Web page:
"Love is as much fate as it is planning, as much a beauty as it is a disaster."
When Eadlyn became the first princess of Illéa to hold her own Selection, she didn’t think she would fall in love with any of her thirty-five suitors. She spent the first few weeks of the competition counting down the days until she could send them all home. But as events at the palace force Eadlyn even further into the spotlight, she realizes that she might not be content remaining alone.
Eadlyn still isn’t sure she’ll find the fairytale ending her parents did twenty years ago. But sometimes the heart has a way of surprising you…and soon Eadlyn must make a choice that feels more impossible—and more important—than she ever imagined.
As a huge fan of The Selection trilogy I was very excited for The Heir- only to be disappointed at the end. While I did like the basic idea of the story, Eadlyn pretty much spoilt everything for me. I didn't like her characterization at all, and by the time I finished the book I was fervently praying for her to have a lot of character growth in the next book at least. While that did happen in The Crown, I was nevertheless dissatisfied with the story.
Going into this book, I was, understandably, quite wary. I didn't dare hope for the magic that was America's and Maxon's love story, but my poor heart did expect Kiera Cass to be back in all her awesomeness in narrating a beautiful fairytale. That. Did. Not. Happen. Here's why:
Look, I'm all for finding your soulmate and well, la-di-dah, you can ride into your goddamned sunset and live happily ever after. But when it comes about with zero development, I say no. Please, no. I had this constant nagging feeling that things were happening just because the author wanted them to, and not because the characters did. Get what I mean? I thought America had much better chemistry with Kile. I was rooting for them from the very beginning- I love the idea of childhood friends turning lovers. Granted, it would have been predictable but it's the kind of ending I felt was fitting given their individual natures and their growth from being friends to more. Kile was very clear about his intentions and it made no sense to me when he just nodded along to what Eadlyn had to say. I'm sure something could have been worked out for his ambitions about seeing the world and all that.
Eadlyn's choice was completely flabbergasting. Apart from Kile, I only ever felt a connect with Henri, and that ended stupidly as well. Why does everyone just agree to what she has to say and not voice their own opinions? I can't believe Henri just stepped back and paved the way for Erik. Come on. He was sweet-natured, but no one is as sweet-natured as that. Eadlyn sure was much more bearable here than in the previous book and showed surprising growth of character, but her decisions truly baffle me. She goes around feeling nothing at all about Erik and suddenly after one genuinely bewildering conversation she's convinced that they are soulmates. She was reading too much into their past encounters, if you ask me. She doesn't even realize that he's her "soulmate" up until about 80% of the book and then she's all moon-eyed about him and scolding her "treacherous heart" for betraying her. Puh-lease.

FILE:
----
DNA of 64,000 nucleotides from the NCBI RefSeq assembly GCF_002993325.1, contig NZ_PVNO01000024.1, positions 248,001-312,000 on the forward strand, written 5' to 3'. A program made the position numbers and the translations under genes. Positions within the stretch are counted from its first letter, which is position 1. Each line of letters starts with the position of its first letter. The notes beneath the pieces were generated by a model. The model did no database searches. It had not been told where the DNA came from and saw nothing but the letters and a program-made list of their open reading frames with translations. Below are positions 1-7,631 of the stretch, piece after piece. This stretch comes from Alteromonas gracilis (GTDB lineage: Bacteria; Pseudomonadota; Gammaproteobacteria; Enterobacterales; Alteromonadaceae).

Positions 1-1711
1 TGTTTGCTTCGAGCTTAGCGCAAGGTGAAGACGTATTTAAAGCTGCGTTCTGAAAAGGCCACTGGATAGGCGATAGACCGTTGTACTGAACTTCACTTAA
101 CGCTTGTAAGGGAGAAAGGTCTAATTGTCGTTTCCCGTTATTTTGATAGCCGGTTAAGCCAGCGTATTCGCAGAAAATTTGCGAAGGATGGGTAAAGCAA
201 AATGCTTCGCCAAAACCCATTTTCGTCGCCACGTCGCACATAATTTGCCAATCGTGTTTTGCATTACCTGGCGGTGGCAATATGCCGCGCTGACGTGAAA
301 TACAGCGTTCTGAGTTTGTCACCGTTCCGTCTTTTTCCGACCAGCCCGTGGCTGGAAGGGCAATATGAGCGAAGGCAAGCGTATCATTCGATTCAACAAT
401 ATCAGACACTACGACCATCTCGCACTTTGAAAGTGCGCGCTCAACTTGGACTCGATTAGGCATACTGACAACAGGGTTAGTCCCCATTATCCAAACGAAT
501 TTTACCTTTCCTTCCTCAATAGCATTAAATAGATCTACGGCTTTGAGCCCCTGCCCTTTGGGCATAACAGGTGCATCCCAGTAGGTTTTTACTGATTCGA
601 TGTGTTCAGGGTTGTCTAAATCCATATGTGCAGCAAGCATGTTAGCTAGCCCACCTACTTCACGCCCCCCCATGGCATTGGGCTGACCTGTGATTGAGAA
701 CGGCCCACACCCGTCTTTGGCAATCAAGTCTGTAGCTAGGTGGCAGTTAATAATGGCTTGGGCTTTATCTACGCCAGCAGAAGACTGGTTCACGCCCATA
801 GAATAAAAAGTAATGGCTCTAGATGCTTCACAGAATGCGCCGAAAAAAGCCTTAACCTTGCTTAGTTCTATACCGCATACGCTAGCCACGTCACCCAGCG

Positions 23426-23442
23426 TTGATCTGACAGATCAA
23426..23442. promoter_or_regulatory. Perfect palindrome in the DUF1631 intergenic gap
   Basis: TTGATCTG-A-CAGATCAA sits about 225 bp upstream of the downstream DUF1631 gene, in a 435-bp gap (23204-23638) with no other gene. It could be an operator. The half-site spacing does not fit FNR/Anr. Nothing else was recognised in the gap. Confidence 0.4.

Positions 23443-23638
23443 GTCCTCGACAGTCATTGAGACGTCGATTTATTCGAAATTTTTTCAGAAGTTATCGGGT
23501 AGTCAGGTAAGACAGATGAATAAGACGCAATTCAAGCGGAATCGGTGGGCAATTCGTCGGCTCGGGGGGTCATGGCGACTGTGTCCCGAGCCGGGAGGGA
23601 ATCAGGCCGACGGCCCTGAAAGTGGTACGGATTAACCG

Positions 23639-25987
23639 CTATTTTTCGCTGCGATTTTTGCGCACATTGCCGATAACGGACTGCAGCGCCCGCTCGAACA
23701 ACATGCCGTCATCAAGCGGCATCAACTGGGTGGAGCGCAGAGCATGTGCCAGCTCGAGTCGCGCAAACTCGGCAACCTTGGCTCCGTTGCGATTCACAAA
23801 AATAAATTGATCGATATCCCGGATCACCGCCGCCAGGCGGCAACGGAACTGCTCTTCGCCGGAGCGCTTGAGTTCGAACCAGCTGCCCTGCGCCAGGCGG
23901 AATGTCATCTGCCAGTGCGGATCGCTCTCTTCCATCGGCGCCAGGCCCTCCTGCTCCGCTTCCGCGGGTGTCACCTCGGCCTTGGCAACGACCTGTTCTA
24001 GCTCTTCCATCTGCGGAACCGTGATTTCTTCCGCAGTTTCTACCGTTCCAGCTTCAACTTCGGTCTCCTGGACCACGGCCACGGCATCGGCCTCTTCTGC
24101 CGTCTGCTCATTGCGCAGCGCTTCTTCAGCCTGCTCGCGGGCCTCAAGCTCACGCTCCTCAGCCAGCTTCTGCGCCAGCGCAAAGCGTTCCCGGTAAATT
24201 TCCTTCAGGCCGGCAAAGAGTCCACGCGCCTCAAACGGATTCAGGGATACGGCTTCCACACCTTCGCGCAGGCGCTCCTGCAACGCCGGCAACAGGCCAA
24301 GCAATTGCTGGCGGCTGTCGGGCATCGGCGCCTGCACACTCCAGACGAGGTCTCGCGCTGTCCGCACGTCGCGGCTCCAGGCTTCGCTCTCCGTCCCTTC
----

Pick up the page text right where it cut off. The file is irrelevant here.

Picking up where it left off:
“You are always just Eadlyn. And you are always the queen. You are everything to everyone. And infinitely more to me.”
If this were a better-written book, I would be all smiling when reading stuff such as this one, but here, I was just very frustrated. Why not give them more chance to grow together as a couple? Sure, they didn't have much time, and that brings me to my other concern: why was everything so rushed at the end?
It's like the author, like us, just wanted to see an end to the series and tied up all the loose knots in a hurry. Talk about convenience! The boys each get eliminated so bloody conveniently that I was all, "Ha, should've seen that coming!" when things started happening. Pointless reveals at the end aside, this book could have been much, much better if the author had taken time to focus on everything, instead of just wrapping up everything haphazardly. And I would have loved this story much more if I had actually felt anything towards the characters.
Final thoughts: Kind of a pointless read if you're not looking for any sort of closure to Eadlyn's story.
The story idea: 3/5
The realization of the story: 2/5
The characters: 2/5
The cover: 2/5
Enjoy factor: 2/5